Water Alternatives: Special Issue on the WCD+10

Guest editors: Deborah Moore, John Dore, Dipak Gyawali
Tuesday, June 8, 2010

Tucuruí dam in Brazil
Tucuruí dam in Brazil
Andreas Missbach
In November 2000, the World Commission on Dams published its ground-breaking report, Dams and Development, after an unprecedented multi-stakeholder process. Ten years later, Water Alternatives, an independent academic online journal, revisits the WCD and its impacts in a special issue, and explores the question: Is the WCD still relevant?

A team of editors and guest editors have selected a range of 20 papers, six viewpoints, and four book reviews that help to illustrate the evolution in the dams debate. The goal of the special issue is to examine the influence and impacts of the WCD on dam building in general, on the policies and practices of key actors and institutions, and on the development outcomes for affected communities and the environment. The papers and commentaries are from a broad cross-section of authors from the dam industry, civil society, dam financiers and governments, and academia. They reflect the current state of the global dams debate.


  • "This special issue demonstrates the need for a renewed multi-stakeholder dialogue at multiple levels." Moore et al. on the large dam controversy
  • Fisher throws cast net, Sekong River - 2008
    Fisher throws cast net, Sekong River - 2008
    © Marcus Q. Rhinelander
    "Our conservative estimate of 472 million river-dependent people living downstream of large dams along impacted river reaches lends urgency to the need for more comprehensive assessments of dam costs and benefits, as well as to the social inequities between dam beneficiaries and those potentially disadvantaged by dam projects." Richter et al. on downstream impacts
  • "The position of the hydropower industry regarding social and environmental standards for its projects is contradictory...It appears to seek gain without pain." Peter Bosshard on the HSAF process
  • "Publication of the World Commission on Dams (WCD) report in 2000 was an important milestone in the debate on reservoir emissions. Before that, the issue had only been discussed by individual research papers and not addressed at the international level. The report concluded that reservoirs emit greenhouse gases, thus challenging the conventional wisdom that hydropower is a clean, carbon-neutral form of electricity." Mäkinen and Khan on greenhouse gas emissions
  • "The goal should be access to reliable and affordable electricity for Nepal's domestic and commercial consumers and not necessarily only increased revenue from hydropower export projects to state coffers." Dixit and Gyawali on Nepal's dams dialogue
  • The combination of increased public trust, earned by the state, and high-quality [multi-stakeholder platforms] to assist more informed negotiations, we see as being key to the gaining of public acceptance." Dore and Lebel on gaining public acceptance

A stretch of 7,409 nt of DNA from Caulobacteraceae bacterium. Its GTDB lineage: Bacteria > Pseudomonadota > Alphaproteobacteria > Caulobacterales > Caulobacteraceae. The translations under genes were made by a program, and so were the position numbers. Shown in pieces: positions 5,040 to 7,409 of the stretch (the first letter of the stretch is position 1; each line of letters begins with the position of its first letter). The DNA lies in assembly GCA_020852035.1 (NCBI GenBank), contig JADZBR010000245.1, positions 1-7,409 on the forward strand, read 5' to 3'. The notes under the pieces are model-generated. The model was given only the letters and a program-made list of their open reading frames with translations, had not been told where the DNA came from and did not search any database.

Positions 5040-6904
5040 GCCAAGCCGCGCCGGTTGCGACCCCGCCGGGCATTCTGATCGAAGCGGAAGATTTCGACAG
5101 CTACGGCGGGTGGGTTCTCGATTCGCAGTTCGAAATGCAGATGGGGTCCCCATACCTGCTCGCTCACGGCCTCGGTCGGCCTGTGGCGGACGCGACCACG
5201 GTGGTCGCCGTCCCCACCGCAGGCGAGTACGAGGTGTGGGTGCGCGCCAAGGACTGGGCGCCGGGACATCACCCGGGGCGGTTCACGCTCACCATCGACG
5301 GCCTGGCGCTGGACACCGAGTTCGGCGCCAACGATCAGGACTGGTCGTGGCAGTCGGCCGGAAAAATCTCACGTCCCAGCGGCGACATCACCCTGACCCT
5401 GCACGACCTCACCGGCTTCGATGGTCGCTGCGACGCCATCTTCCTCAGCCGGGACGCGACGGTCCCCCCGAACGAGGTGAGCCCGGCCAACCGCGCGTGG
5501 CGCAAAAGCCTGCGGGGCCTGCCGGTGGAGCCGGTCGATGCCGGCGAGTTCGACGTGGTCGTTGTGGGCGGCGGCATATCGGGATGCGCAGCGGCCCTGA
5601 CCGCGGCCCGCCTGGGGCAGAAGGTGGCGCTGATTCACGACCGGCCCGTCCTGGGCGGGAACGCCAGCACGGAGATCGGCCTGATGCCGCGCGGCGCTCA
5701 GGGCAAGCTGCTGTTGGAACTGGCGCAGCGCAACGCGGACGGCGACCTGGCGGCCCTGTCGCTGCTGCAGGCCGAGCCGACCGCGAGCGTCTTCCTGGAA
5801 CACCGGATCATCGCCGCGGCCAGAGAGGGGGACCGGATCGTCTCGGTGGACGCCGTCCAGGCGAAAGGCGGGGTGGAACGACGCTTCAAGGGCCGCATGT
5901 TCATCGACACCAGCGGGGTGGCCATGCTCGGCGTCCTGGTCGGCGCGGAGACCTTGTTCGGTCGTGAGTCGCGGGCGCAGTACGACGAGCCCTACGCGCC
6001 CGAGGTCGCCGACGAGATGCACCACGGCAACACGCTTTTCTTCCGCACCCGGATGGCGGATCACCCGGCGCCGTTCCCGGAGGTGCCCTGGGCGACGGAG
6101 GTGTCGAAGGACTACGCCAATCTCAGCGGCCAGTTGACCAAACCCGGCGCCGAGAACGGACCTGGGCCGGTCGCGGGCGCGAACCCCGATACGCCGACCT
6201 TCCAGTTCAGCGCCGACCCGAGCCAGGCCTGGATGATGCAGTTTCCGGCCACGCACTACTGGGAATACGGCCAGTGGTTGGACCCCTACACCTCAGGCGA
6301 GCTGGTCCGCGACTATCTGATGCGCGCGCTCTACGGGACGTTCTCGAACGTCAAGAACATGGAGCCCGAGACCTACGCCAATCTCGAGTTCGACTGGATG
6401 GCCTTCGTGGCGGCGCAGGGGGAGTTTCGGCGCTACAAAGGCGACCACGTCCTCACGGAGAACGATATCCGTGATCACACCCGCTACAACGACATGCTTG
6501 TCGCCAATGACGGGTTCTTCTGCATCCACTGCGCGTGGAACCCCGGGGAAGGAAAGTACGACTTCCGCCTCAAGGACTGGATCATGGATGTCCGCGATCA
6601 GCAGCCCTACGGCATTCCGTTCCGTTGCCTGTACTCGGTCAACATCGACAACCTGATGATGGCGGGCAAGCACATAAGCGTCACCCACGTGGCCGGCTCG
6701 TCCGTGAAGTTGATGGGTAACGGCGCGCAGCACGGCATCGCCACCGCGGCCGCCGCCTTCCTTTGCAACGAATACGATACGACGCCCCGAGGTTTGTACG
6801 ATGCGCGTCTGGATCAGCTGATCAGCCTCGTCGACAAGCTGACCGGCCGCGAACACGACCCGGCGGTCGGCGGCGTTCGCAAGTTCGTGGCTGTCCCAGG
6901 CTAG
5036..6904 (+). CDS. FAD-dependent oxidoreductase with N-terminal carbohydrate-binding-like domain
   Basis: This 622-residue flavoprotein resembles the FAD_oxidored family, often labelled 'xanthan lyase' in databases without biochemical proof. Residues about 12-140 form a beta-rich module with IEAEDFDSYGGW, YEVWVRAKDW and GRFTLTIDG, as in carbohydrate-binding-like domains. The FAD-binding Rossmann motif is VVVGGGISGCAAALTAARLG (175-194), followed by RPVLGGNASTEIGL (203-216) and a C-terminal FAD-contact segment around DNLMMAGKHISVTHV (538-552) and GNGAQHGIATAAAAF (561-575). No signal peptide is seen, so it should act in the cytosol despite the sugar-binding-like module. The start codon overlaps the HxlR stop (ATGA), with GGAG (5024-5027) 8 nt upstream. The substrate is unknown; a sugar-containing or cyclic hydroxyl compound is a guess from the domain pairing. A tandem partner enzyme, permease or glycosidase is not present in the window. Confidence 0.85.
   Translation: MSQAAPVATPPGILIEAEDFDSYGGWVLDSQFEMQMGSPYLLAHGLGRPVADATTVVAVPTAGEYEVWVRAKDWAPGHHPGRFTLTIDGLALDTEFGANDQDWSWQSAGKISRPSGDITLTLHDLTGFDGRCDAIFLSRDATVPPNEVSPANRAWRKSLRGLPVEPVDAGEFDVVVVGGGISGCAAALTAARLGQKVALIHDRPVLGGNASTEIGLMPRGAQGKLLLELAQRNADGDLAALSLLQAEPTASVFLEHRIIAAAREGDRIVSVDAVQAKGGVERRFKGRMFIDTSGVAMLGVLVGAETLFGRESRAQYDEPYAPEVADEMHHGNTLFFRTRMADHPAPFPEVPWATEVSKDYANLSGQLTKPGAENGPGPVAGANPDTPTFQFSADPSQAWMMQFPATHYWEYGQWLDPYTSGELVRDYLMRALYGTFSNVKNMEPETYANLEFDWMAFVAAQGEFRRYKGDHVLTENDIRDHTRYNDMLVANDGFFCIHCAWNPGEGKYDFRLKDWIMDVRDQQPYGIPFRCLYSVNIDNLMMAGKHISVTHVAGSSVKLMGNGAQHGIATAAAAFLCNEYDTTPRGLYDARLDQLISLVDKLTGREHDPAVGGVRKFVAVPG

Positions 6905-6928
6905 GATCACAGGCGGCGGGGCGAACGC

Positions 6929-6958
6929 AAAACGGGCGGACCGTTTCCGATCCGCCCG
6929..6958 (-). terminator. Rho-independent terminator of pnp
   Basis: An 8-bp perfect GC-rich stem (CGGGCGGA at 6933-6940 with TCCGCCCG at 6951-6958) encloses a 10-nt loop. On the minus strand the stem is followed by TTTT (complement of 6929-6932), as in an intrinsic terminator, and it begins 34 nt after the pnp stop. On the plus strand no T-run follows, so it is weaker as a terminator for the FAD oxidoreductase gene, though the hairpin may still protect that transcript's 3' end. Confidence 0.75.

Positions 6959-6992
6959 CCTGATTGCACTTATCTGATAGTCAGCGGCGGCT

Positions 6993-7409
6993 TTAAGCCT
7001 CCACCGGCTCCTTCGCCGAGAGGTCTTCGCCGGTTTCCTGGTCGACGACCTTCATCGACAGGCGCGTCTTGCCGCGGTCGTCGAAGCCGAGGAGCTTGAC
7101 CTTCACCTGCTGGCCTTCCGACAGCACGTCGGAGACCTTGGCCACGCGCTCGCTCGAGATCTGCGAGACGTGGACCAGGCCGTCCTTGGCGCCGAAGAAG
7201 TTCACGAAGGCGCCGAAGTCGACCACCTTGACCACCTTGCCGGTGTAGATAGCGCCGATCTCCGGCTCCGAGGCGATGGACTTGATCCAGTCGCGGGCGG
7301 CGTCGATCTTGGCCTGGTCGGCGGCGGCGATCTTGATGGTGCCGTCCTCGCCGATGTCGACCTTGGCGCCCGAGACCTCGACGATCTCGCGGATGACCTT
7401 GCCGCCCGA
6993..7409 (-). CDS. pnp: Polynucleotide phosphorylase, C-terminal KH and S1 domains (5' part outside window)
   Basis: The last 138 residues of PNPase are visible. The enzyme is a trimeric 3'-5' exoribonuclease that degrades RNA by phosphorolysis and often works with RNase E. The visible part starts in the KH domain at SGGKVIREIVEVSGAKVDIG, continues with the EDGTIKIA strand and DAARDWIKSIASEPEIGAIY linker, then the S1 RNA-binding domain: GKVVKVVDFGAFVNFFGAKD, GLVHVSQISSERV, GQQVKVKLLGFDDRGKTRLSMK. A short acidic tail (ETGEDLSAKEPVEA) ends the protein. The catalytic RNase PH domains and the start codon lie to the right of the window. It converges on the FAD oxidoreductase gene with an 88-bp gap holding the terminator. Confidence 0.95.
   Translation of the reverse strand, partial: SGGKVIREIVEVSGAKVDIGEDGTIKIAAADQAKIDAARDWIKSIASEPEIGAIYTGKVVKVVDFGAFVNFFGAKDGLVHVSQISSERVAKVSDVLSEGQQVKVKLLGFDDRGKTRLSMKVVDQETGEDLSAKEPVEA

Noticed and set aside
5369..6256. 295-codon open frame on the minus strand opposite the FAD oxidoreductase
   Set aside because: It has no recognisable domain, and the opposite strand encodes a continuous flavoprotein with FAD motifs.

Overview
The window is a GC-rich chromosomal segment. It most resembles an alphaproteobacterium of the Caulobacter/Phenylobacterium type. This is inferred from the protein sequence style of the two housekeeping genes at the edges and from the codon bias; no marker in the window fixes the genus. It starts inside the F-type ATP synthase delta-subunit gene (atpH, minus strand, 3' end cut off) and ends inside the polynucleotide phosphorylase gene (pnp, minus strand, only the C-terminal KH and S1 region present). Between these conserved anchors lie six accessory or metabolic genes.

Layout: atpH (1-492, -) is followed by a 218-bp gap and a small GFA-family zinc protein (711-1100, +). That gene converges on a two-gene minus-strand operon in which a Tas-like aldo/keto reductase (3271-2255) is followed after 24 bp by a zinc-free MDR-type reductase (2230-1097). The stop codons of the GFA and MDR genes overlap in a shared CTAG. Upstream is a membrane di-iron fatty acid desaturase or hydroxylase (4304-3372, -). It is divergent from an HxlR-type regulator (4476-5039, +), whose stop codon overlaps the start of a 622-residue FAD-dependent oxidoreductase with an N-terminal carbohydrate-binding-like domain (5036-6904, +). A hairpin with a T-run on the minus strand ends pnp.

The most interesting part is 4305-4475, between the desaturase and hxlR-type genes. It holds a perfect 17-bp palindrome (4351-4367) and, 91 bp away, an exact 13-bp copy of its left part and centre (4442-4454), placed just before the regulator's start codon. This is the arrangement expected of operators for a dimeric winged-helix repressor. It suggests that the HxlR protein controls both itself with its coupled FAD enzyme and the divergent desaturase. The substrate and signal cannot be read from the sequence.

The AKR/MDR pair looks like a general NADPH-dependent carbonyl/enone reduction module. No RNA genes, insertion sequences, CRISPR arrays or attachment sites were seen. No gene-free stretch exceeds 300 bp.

• Community members record their votes on whether Guatemala’s Xalala Dam should proceed
    Community members record their votes on whether Guatemala’s Xalala Dam should proceed
    Commission on Community Consultation
    "The cultural survival of hundreds of millions of indigenous peoples depends in large part on whether their right to consent to development that will change their existence is respected." Brant McGee on free, prior and informed consent
  • "Efficiency in delivered water services could be accomplished with investments in the range of US$10-25 billion annually, while obviating the need for spending hundreds of billions of dollars on more expensive hydropower and related infrastructural expansion projects." Totten et al. on non-dam alternatives for water services
  • "The Chixoy case confirms the need for an aggressive effort to build upon, rather than discard, the WCD's findings. Given that millions of people have been – and too often continue to be – displaced without adequate means to sustain a way of life, and given the profound consequences of this impoverishment, redress and remedy must be provided for historical injustices to ensure a stable and secure future." Barbara Rose Johnston on Chixoy and reparations
  • "The legal framework, including the tribal trust responsibility, the Endangered Species Act, and the Federal Power Act, combined with an innovative approach to negotiation that allowed for collaboration and compromise, created a space for divergent interests to come together and forge a legally and politically viable solution to a suite of social and environmental problems." Gosnell and Kelly on the Klamath dams decommissioning